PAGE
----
Rosen, Lee among legislators who break party ranks the most, study finds

Las Vegas Review Journal by Jessica Hill
February 16, 2024

Two of Nevada’s members of Congress were among those who most often break ranks with their party, but they call it bipartisanship rather than betrayal.

Capitol Hill news source CQ Roll Call published an analysis last week that studied the votes of last year’s congressional session and determined House Republicans last year were the least unified party bloc in more than four decades. The analysis also found which members of Congress voted most often against their own party. Two Nevada Democrats — Sen. Jacky Rosen and Rep. Susie Lee — made the list.

Lee was No. 12 among 20 Democratic representatives who broke ranks with their party the most often.

“One of the reasons I ran for Congress was I was frustrated with the hyperpartisanship and dysfunction in Washington,” Lee told the Las Vegas Review-Journal in a phone interview.

As vice chair of the Problem Solvers Caucus as well as the Bipartisan Colorado River Caucus and co-chair of the Bipartisan Women’s Caucus, “I spend a lot of time trying to work across the aisle,” Lee said.

Lee recently broke from her party regarding the border when she supported a GOP resolution that denounced the Biden Administration’s border policies, for which she received criticism from immigration advocates.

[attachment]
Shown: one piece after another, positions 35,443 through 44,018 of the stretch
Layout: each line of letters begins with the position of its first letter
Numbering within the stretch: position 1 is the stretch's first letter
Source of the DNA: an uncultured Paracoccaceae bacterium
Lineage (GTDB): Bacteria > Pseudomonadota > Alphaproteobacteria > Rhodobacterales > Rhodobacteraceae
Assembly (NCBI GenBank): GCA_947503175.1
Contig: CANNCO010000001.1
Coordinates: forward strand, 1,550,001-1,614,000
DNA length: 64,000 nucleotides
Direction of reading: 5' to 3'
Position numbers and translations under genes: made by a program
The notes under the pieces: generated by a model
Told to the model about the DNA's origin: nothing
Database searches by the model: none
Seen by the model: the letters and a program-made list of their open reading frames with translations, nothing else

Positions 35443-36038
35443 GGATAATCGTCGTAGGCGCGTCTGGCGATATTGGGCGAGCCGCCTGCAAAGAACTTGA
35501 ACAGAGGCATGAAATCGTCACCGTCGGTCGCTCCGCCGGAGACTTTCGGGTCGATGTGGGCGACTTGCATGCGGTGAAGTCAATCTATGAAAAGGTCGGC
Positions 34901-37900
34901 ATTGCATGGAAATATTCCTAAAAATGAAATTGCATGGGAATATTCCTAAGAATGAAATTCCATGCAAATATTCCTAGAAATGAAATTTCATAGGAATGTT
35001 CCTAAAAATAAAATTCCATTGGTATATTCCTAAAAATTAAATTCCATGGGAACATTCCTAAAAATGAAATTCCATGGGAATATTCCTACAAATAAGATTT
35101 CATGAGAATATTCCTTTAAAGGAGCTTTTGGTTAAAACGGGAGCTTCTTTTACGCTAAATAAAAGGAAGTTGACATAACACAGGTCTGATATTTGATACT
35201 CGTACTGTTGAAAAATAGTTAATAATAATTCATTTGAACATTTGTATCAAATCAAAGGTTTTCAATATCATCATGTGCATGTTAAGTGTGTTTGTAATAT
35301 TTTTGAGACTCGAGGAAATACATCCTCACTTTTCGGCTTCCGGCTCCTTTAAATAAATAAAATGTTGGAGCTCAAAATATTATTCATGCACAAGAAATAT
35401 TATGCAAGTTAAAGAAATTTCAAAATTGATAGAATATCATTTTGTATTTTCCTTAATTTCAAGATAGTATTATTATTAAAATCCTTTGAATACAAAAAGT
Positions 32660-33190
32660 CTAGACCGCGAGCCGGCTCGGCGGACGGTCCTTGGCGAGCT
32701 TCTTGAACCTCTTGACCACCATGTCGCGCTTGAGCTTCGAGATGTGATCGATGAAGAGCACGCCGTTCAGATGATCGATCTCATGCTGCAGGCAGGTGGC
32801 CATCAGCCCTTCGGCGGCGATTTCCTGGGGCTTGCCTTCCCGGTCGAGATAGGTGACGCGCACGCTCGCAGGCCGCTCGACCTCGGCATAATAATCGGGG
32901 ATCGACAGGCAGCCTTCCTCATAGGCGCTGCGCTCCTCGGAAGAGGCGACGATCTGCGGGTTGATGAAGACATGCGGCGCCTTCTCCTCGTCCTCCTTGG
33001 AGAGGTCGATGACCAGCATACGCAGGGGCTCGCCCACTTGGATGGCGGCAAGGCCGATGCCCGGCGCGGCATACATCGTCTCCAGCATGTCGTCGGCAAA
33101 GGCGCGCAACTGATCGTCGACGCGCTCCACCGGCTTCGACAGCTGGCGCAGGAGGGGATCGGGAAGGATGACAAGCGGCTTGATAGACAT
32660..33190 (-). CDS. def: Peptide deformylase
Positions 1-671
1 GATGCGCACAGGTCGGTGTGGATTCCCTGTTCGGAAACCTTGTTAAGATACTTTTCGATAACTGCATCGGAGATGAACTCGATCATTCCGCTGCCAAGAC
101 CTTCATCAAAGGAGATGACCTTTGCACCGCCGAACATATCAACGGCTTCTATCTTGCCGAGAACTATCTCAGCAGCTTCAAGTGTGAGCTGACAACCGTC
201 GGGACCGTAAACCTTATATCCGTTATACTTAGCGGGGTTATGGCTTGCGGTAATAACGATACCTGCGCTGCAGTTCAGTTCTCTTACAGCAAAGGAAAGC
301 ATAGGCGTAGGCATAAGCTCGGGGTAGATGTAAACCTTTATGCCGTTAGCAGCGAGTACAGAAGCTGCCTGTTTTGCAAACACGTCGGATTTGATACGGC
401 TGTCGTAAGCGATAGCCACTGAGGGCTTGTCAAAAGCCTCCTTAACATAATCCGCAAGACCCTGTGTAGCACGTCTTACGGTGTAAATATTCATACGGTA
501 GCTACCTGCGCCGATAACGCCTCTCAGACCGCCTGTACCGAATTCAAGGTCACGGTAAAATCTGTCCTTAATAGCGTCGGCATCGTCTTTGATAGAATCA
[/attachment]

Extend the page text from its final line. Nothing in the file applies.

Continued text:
There were elements of the resolution she did not support, but “the reality is that our immigration system is broken and ignoring the problems at our border will not make them go away,” she said in a statement.

The Nevada congresswoman took Republicans’ side this month when voting in favor of the Israel Security Supplemental Appropriations Act, but the bill did not pass.

She also took the GOP side when voting on legislation regarding law enforcement, including one resolution that condemned efforts to defund or dismantle local law enforcement agencies (which all of Nevada’s representatives voted in favor of), and another that disapproved of changes made to the District of Columbia’s criminal laws, which Rosen also voted with Republicans on.

The only way to get anything done, especially in a divided Congress, is to work together, Lee said. In order to keep the government open, members of Congress must negotiate and find areas that both sides agree on, start with that and “work from the middle out,” Lee said.

“I don’t believe one party has all the answers,” she said.